Won’t Get Too Big (Proverbs 26:11)

The other day, I was conducting an internet search and stumbled across this short story written by F. Scott Fitzgerald, “Babylon Revisited.” Pleasant memories of my 8th-grade English class were re-kindled. As I re-read it, one memorable and favorite passage of mine reappeared and is reproduced below.


“–but all that’s over. As I told you, I haven’t had more than a drink a day for over a year, and I take that drink deliberately, so that the idea of alcohol won’t get too big in my imagination. You see the idea?”

“No,” said Marion succinctly.

“It’s a sort of stunt I set myself. It keeps the matter in proportion.”
“I get you,” said Lincoln. “You don’t want to admit it’s got any attraction for you.”
“Something like that. Sometimes I forget and don’t take it. But I try to take it. Anyhow, I couldn’t afford to drink in my position….”
Excerpted from “Babylon Revisited”, F. Scott Fitzgerald 


Charles Wales, the protagonist, is attempting to explain a peculiar ritual that he adopted as a recovering alcoholic. He would deliberately take one drink every day as a means to keep his habit in check. I vividly recall our English teacher explaining the circumstances of this short story. She admitted that it may be difficult for some of us to understand his actions. I agree. It took me many years to viscerally understand what the character was attempting to do. Even now, I think his choice is of dubious and questionable merit. Perhaps this behavior has been used successfully by some to address a damaging addiction, however, I do not think such a course of action would work for me.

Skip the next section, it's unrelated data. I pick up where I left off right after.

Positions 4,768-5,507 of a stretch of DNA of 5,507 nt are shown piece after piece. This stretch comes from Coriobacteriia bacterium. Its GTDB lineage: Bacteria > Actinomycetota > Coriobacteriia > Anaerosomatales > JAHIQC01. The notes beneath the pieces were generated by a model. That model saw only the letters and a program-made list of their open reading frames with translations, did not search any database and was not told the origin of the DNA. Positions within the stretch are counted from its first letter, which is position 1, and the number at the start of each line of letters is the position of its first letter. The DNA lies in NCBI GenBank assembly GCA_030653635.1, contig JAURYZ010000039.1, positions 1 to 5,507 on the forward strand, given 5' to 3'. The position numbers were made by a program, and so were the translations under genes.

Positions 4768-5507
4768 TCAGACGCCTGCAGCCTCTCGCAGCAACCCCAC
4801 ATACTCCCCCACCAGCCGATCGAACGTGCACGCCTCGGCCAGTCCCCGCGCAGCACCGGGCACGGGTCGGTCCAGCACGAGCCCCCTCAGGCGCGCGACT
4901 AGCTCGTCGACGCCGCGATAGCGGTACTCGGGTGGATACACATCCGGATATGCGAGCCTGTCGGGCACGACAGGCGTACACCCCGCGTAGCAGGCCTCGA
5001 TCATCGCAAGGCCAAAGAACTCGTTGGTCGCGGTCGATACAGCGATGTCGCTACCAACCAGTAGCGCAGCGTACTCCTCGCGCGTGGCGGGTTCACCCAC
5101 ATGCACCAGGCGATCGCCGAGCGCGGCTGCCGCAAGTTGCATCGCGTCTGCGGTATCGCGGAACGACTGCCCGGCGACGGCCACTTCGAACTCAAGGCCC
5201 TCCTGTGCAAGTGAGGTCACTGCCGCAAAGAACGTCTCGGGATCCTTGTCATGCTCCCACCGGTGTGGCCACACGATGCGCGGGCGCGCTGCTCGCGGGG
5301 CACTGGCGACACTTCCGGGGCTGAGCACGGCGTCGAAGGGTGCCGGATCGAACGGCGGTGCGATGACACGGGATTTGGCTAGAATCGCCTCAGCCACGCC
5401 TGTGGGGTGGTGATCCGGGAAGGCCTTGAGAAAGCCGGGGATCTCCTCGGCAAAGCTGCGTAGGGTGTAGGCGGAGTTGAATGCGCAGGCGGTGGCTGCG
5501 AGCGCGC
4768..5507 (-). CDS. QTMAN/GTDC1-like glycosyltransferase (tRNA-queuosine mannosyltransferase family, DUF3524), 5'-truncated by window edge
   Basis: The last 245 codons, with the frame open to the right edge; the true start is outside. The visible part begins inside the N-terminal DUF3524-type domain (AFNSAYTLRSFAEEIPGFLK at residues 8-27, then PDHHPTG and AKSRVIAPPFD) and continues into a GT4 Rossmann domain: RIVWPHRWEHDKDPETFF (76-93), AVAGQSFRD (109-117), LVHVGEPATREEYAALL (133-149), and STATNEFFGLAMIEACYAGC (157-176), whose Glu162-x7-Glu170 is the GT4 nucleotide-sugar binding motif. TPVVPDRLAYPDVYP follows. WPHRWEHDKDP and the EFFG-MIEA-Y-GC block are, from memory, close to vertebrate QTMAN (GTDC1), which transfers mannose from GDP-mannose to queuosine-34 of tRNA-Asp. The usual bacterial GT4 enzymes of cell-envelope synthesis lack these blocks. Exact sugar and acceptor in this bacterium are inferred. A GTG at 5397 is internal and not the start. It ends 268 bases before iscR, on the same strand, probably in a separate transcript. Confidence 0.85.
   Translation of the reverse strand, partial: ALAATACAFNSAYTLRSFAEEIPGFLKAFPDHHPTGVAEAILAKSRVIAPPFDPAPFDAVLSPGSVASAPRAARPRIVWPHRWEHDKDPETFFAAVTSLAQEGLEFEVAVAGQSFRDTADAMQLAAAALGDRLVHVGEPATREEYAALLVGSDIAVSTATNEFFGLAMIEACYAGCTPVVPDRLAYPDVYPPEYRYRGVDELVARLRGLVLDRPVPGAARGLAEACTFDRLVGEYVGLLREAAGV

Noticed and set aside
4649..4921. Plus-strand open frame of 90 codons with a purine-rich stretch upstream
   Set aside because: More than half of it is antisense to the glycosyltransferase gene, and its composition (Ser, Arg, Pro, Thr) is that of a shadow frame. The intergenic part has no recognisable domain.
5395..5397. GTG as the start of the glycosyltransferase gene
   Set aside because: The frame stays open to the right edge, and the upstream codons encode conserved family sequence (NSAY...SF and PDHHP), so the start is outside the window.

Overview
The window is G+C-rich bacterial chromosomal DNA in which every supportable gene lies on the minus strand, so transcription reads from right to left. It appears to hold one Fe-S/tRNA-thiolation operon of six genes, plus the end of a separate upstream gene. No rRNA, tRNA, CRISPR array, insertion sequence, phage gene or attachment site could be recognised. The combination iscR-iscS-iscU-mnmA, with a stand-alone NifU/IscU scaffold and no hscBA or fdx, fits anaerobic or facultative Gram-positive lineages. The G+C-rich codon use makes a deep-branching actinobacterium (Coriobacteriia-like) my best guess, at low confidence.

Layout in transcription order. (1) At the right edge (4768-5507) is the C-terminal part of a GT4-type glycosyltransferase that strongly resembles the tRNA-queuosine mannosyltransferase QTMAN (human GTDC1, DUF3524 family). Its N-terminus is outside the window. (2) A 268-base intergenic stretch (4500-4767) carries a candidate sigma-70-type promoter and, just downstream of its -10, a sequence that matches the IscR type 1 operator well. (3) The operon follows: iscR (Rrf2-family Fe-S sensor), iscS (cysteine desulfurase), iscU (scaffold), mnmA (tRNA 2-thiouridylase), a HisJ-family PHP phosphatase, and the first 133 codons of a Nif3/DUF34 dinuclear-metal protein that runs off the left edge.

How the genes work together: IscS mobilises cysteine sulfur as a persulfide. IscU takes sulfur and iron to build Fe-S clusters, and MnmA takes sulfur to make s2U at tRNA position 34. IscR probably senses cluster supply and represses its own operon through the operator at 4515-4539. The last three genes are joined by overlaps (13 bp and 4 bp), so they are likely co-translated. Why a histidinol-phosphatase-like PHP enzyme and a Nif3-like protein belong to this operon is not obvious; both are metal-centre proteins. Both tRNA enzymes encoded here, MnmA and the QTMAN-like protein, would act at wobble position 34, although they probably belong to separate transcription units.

Like a dog that returns to his vomit is a fool who repeats his folly.

Proverbs 26:11 (ESV)


There are many sins with which I continue to struggle. Nearly every time I fall victim to these sins, it is because I have placed myself in a situation that weakens my resolve and preys upon my vulnerability. I fail more often than I succeed. Unlike Charles Wales, if I deliberately placed myself in a situation that re-exposed me to my sin, it would exacerbate an already forlorn situation. I am a dog that returns to my own vomit, willing to repeat my folly. Perhaps this is why this story has resonated with me these many years. I never believed it was possible. 


When we accept Jesus Christ as our Lord and Savior, God deals with our sins in a very personal manner. There is no uniform approach. Some sins are gone forever, others linger and a few others may worsen. While it may be simplistic to blame God for my failures, the truth is my stubborn unwillingness to completely surrender my will to God and accept His direction for my life. Until I do, I will remain the hapless dog, repeating past sins. 


Love and trust the Lord; seek His will in your life.


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